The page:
A Coyote armoured vehicle on patrol near Kandahar Airfield.
Scottish Military Disasters has been launched as an e-book. And it’s been improved.
Preparing the book in e-book format offered the chance to correct some minor errors.
“I wouldn’t say it’s worth someone who has the print version going out and buying the e-book,” said author Paul Cowan.
“But in preparing the e-book we’ve corrected a couple of little irritating misprints and one mistake that probably only annoys me and a couple of my relatives.”
The book is one of the first from the Neil Wilson Publishing catalogue to be released as an e-book.
“Neil’s stable of authors includes such giants as Nigel Tranter, so this is a real honour for me,” said Cowan.
“This will make the book far more accessible to readers in Scotland and around the World – and also in certain countries far more affordable.
“I’ve found where it is reasonably priced overseas, it’s been selling like hotcakes.”
Glasgow-based Neil Wilson said the move into e-books was as a result of public demand.
Wilson teamed up with the respected e-book team at the Faber Factory for the conversion to the new format which will make Scottish Military Disasters available on a variety of devices, including most e-readers and mobile phones.
“We will also go online with Apple soon,” he added.
For details of how to buy the e-book version –
by Stephen Brumwell
British military historian Stephen Brumwell casts a dispassionate eye on one of the most vilified men in American history - Benedict Arnold. Arnold's treachery during the American War of Indpendence, perhaps more accurately 'The First American Civil War', is widely believed in the United States as being motivated by pure greed. But as a British historian writing of time when most white people in North American regraded themselves as British, Brumwell is able to take a more nuanced approach and provide a more sympathetic reason for Arnold's change of side. Brumwell starts the book by putting Arnold's narrowly foiled attempt to turn the key Rebel fortifications at West Point over the British into context and explains how this could have ended what was in reality a very un-civil war in North America. The Eighteenth Century wars in North America are Brumwell's area of expertise and he is an accomplished researcher. He admirably resists the temptation to slow down the story by including non-essential details which would demonstrate the amount of painstaking research which went into the book. Brumwell's Arnold is not a particularly nice man but by his own standards he was an honourable man. Some of the best bits of the book come when Brumwell delves into the murky world of Eighteenth Century espionage. This book was obviously written for the American market but I fear not enough Americans will read it and too few Britons will be interested in this twisted tale of treachery.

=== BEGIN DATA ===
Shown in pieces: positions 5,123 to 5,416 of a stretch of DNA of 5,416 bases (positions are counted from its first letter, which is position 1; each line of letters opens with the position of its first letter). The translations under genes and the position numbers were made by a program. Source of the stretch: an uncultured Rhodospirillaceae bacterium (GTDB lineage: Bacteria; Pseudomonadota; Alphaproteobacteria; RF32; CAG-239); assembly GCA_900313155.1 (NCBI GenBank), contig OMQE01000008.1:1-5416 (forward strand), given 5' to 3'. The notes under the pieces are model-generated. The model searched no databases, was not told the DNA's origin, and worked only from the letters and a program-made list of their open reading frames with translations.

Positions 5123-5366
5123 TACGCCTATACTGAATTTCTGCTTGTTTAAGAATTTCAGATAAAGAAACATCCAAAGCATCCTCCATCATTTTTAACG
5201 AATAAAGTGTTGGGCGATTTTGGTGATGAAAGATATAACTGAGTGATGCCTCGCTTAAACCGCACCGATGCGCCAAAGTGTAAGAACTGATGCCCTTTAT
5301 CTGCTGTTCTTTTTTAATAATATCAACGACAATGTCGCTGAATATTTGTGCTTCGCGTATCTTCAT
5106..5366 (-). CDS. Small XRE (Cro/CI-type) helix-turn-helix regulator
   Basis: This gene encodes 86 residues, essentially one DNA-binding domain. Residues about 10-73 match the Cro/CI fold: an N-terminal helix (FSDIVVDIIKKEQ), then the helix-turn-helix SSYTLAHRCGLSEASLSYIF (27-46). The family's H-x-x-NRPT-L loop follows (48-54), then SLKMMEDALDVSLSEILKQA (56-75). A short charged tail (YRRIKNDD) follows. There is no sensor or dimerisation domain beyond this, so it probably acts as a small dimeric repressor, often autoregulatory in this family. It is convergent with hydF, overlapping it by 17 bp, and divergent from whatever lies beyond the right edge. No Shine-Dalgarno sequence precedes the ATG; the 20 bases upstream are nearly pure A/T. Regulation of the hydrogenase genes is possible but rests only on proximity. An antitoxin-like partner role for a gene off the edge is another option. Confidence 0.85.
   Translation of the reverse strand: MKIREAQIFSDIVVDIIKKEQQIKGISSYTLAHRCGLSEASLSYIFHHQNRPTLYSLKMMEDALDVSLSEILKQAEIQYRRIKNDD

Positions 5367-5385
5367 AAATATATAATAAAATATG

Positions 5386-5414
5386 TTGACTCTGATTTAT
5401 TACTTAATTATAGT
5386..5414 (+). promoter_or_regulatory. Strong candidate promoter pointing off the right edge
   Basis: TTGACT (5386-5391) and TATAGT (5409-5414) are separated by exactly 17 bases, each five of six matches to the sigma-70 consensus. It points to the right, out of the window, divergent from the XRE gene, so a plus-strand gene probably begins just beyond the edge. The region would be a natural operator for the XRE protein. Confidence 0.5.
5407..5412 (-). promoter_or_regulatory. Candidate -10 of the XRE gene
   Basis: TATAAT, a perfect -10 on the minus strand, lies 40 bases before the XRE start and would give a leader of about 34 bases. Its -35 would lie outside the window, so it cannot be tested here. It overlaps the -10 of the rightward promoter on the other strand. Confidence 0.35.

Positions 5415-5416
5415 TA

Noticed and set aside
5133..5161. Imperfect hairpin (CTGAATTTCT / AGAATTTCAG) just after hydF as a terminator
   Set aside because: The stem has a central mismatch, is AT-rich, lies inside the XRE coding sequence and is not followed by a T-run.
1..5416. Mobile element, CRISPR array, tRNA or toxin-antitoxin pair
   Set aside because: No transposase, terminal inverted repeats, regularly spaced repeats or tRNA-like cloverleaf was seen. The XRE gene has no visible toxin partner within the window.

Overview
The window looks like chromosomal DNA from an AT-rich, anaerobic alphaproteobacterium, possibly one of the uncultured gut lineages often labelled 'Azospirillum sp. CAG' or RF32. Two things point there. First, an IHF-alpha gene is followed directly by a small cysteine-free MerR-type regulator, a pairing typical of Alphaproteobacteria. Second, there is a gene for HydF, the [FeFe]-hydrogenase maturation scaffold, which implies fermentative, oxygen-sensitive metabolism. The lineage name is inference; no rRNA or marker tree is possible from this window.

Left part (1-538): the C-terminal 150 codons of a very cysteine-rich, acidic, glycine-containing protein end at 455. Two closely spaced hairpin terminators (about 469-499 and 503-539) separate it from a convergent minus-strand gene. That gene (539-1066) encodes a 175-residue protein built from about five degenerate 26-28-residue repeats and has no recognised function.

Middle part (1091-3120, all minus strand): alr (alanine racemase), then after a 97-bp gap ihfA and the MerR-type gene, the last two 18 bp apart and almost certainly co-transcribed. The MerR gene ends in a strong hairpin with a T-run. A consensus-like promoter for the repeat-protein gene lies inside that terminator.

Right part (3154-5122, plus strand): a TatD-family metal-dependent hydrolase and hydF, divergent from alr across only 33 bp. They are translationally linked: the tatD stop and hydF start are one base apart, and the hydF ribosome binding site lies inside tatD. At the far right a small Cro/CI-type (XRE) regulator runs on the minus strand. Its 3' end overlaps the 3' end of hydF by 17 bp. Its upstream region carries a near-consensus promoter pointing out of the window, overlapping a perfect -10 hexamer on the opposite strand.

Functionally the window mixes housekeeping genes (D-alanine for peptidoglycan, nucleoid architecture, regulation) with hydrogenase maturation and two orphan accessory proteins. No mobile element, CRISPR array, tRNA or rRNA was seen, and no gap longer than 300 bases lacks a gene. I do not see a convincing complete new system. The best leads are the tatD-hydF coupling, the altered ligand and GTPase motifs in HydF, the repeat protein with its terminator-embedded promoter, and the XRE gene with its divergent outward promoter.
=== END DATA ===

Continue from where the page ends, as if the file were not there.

412. The Royal Air Force - An Illustrated History
by Michael Armstrong
I have never seen this book sold in Canada for anywhere near the cover price. It is always in the bargain bins. That could be because it is a bit pedestrian. It perhaps falls between too many stools. It is not that lavishly illustrated. Sometimes it seems more concerned with internal service "housekeeping" than anything else with exhaustive lists of which squadron flew which aircraft under what squadron number when. The book is dominated by the Second World War. Perhaps this is fair comment because it was never bigger in terms of personnel and aircraft. And it is not uncritical of the RAF leadership or various British governments. Author Michael Armstrong is in fact Air Chief Marshal Michael Armstrong, a former apprentice who became a pilot and later one of the RAF's top brass. So, his observations should be taken seriously. However, he may just be too much of an insider and product of the RAF. Sometimes the book reads more like a PhD thesis. Was it a bargain? Yes, for the price I paid for it. But I didn't take the bait even when it was in the bargain section bur got it at a library sale. As I say Armstrong may have tried to satisfy too many conflicting readerships. It had too few insights for my taste. Oh, the book was first published in 1993 to mark the 75th anniversary of the RAF.
411. My Mystery Ships
by Gordon Campbell